Berkshire Hathaway is an American multinational conglomerate holding company headquartered in Omaha, Nebraska, United States. The company wholly owns GEICO, Duracell, Dairy Queen, BNSF, Lubrizol, Fruit of the Loom, Helzberg Diamonds, Long & Foster, FlightSafety International, Pampered Chef, Forest River and NetJets, and also owns 38.6% of Pilot Flying J; and significant minority holdings in public companies Kraft Heinz Company (26.7%), American Express (17.6%), Wells Fargo (9.9%), The Coca-Cola Company (9.32%), Bank of America (11.5%), Apple (5.4%) and Barrick Gold. Beginning in 2016, the company acquired large holdings in the major US airline carriers, namely United Airlines, Delta Air Lines, Southwest Airlines and American Airlines but sold all of its airline holdings early in 2020. Berkshire Hathaway has averaged an annual growth in book value of 19.0% to its shareholders since 1965 (compared to 9.7% from the S&P 500 with dividends included for the same period), while employing large amounts of capital, and minimal debt.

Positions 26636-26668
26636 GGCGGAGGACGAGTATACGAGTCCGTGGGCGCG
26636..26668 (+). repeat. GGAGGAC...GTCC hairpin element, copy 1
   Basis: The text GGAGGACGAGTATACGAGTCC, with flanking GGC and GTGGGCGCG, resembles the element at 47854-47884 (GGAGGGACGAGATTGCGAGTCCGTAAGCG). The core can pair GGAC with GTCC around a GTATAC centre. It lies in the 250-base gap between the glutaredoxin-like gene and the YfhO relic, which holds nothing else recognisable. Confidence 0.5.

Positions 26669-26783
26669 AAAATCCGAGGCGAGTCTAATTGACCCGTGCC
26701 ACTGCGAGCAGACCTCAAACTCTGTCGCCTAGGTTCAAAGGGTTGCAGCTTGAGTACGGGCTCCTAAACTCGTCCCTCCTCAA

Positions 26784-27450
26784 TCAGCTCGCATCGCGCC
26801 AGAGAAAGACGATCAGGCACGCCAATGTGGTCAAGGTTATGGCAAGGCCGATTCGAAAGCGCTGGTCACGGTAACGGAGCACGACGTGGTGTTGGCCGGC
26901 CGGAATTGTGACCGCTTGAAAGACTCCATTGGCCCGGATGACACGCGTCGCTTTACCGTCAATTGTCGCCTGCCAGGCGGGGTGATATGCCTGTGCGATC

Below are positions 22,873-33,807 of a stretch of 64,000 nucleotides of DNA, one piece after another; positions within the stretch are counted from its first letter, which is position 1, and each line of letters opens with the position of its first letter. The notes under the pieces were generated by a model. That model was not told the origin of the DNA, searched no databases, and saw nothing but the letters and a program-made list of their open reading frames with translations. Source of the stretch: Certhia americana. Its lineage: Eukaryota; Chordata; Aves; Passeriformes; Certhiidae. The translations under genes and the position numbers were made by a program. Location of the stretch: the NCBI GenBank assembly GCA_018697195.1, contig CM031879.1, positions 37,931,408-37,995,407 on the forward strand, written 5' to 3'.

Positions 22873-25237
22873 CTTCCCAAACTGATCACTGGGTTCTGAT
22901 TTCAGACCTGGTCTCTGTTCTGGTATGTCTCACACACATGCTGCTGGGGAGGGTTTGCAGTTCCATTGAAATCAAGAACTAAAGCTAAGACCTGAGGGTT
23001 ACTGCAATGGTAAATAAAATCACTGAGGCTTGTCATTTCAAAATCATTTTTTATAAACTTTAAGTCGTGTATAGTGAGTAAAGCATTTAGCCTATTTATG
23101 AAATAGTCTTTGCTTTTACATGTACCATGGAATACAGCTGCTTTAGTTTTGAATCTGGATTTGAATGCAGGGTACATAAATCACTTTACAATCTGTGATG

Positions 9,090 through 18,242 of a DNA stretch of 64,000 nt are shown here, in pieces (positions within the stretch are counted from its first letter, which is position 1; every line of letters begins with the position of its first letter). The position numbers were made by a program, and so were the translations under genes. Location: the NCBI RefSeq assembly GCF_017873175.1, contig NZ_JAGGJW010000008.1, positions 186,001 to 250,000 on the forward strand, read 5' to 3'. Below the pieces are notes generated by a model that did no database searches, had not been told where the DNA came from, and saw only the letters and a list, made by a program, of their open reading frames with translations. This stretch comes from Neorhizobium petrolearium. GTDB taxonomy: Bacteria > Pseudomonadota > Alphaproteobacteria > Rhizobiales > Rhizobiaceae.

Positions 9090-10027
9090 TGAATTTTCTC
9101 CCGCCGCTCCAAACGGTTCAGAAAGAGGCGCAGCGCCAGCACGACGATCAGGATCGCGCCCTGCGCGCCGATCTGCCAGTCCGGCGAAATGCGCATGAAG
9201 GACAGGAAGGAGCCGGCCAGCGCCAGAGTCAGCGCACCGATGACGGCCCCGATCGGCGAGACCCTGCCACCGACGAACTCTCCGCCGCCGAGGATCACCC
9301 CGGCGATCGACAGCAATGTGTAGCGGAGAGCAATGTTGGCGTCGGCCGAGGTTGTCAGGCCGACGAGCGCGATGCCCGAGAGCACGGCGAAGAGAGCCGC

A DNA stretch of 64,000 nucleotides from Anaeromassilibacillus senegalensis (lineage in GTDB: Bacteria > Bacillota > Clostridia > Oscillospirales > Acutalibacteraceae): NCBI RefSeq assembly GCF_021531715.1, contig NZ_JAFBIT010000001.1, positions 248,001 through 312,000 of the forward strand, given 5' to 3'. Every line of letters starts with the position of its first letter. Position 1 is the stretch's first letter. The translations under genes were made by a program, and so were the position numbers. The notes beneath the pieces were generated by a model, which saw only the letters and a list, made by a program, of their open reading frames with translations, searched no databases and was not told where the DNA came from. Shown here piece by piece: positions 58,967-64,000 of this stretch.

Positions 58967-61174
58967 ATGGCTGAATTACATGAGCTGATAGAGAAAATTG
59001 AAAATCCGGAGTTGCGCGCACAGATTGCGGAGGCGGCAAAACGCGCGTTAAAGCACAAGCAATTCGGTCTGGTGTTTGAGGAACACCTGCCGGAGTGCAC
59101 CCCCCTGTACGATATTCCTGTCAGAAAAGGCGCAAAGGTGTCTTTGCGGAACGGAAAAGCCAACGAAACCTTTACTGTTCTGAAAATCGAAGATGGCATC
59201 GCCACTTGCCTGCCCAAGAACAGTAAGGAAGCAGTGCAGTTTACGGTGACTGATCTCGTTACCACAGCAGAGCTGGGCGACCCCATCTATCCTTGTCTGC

The company is known for its control and leadership by Warren Buffett, who serves as chairman and chief executive, and by Charlie Munger, one of the company's vice-chairmen. In the early part of his career at Berkshire, Buffett focused on long-term investments in publicly traded companies, but more recently he has more frequently bought whole companies. Berkshire now owns a diverse range of businesses including confectionery, retail, railroads, home furnishings, encyclopedias, manufacturers of vacuum cleaners, jewelry sales, manufacture and distribution of uniforms, and several regional electric and gas utilities.
According to the Forbes Global 2000 list and formula, Berkshire Hathaway is the eighth largest public company in the world, the tenth largest conglomerate by revenue and the largest financial services company by revenue in the world.
As of August 2020, Berkshire's Class B stock is the seventh-largest component of the S&P 500 Index (which is based on free-float market capitalization) and the company is famous for having the most expensive share price in history with Class A shares costing around $300,000 each. This is because there has never been a stock split in its Class A shares and Buffett stated in a 1984 letter to shareholders that he does not intend to split the stock.